WEDNESDAY NOVEMBER 29: In the first of a major two-part blogpost “Green Light for Nifong,” KC Johnson investigates the actions of Duke President Brodhead during the beginning of the lacrosse incident. “In the event, a close examination of the events between March 16 and April 3 shows that Brodhead’s actions signaled a belief that team members, more likely than not, were guilty. As the president’s defenders have pointed out, each and every one of his statements contained a for-the-record reminder that, legally, his students deserved presumption of innocence—comments that were buried amidst much more passionate denunciations of the team and its alleged or actual behavior.
Edited by sceptical, Jan 16 2011, 08:57 AM.
|sceptical||Jan 16 2011, 08:45 AM Post #2|
SPECIFIC REFERENCES (BY DATE)
November 1: New York Times’ Duff Wilson on Durham DA race
November 2: Prof. Bill Anderson on “Why the Duke Hoax Continues”
November 2: Kristin Butler column on upcoming DA election
November 3: Mangum wanted money from party-goers, security manager claims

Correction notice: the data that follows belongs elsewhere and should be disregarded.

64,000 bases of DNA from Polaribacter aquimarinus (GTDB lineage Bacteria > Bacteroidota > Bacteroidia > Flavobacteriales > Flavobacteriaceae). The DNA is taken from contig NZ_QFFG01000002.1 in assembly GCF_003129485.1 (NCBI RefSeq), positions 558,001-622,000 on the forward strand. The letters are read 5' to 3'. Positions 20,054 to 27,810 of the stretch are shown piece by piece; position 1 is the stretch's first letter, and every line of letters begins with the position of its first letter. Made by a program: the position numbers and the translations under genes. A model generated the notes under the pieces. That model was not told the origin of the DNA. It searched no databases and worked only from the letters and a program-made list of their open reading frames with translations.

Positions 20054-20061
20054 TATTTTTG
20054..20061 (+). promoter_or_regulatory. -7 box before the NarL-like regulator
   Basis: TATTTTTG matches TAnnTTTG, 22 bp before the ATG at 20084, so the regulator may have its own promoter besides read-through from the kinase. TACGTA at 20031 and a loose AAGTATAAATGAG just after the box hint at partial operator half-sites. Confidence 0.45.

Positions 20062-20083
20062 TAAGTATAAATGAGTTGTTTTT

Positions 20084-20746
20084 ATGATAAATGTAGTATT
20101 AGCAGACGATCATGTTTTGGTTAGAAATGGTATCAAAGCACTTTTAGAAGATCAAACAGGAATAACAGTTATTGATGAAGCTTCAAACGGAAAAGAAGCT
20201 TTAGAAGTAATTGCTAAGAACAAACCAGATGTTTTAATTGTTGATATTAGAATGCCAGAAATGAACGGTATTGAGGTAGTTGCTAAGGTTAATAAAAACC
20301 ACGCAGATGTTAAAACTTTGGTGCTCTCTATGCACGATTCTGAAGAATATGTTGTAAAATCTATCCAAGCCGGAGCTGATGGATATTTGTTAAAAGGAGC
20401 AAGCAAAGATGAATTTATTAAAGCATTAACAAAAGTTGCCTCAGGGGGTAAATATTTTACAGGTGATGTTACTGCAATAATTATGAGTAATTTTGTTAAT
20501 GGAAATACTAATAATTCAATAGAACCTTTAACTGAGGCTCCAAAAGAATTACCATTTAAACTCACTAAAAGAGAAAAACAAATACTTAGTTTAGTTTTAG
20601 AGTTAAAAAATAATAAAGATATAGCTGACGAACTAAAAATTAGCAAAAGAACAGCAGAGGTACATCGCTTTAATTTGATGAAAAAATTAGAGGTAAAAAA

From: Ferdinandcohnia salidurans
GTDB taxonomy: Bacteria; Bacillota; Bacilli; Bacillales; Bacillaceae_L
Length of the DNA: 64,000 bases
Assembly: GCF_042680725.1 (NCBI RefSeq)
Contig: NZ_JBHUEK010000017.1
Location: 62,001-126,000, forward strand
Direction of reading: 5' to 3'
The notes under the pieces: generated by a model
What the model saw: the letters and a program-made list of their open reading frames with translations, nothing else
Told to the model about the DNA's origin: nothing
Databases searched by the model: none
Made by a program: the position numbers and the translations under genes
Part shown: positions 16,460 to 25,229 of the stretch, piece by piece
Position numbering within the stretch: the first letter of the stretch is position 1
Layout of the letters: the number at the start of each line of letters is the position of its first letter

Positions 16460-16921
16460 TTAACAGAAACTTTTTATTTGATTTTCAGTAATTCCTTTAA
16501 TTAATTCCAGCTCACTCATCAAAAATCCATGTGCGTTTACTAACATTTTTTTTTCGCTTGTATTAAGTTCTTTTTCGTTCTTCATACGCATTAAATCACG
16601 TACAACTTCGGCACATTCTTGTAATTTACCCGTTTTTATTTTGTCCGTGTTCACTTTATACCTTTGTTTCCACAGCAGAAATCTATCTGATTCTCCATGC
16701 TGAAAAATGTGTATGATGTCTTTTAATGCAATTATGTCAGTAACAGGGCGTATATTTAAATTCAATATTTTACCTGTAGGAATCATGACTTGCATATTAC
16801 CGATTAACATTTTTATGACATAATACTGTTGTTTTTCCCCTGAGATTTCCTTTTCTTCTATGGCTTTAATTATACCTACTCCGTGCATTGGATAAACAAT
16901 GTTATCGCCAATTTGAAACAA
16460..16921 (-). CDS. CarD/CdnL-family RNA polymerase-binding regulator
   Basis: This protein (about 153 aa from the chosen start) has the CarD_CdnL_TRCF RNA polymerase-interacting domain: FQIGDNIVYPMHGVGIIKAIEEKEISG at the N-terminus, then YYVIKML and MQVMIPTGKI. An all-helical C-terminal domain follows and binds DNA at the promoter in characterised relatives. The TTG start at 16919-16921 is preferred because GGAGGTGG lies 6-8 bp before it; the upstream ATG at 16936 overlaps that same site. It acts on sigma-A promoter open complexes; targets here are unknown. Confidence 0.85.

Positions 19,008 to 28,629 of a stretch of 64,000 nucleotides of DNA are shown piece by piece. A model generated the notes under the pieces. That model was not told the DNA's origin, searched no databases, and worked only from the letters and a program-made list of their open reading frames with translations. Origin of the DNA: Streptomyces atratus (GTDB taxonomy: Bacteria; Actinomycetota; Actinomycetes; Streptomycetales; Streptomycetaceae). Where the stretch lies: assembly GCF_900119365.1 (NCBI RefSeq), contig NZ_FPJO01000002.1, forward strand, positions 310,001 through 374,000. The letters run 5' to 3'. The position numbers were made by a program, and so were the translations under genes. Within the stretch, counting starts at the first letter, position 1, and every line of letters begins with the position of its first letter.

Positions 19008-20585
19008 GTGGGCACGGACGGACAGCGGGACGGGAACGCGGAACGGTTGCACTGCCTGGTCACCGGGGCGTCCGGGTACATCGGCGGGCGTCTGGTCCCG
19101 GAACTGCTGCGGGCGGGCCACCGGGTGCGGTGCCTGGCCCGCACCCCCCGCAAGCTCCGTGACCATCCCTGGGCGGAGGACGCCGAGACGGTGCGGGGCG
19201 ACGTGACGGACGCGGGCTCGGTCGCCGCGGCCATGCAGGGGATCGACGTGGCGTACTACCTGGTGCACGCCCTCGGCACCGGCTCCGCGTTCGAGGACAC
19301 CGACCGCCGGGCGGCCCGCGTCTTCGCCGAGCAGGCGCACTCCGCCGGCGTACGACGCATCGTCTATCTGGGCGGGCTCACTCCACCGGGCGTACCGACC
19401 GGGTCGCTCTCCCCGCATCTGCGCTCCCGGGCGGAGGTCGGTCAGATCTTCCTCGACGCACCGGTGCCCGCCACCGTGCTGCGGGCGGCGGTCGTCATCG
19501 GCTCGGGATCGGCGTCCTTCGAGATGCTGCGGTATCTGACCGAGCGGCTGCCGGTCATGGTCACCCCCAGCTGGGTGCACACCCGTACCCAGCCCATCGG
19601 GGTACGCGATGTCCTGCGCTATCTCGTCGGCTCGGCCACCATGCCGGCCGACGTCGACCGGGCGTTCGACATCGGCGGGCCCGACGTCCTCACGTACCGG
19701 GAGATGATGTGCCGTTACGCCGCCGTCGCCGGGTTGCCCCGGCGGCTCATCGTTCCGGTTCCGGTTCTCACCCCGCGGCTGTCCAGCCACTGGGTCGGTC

November 4: N&O’s Ben Niolet analyzes upcoming DA election
November 5: N&O on end of early voting
November 5: Chronicle’s Steve Miller on Nifong
November 6: News perspective in Chronicle on “Group of 88”
November 7: Nifong elected District Attorney
November 8: LieStoppers editorial on Nifong’s election
November 9: N&O analyzes election results, including race effects
November 9: CBS’ Ed Bradley dies
November 10: The Johnsville News preserves text & image of “Listening” ad
November 12: Editorial page editor Steve Ford on the N&O’s lack of endorsement for DA
November 13: Joe Cheshire letter to Herald-Sun
November 13: LieStoppers on the “potbangers”
November 14: Report: Mangum passed out at strip club on March 11:
November 14: Joan Collins on meeting the Finnertys
November 14: Greta Van Susteren calls Judge Smith a “potted plant”
November 14: Duke Prof. Thomas Crowley’s pro-Nifong op-ed in Herald-Sun
November 15: Liestoppers on Prof. Crowley’s op-ed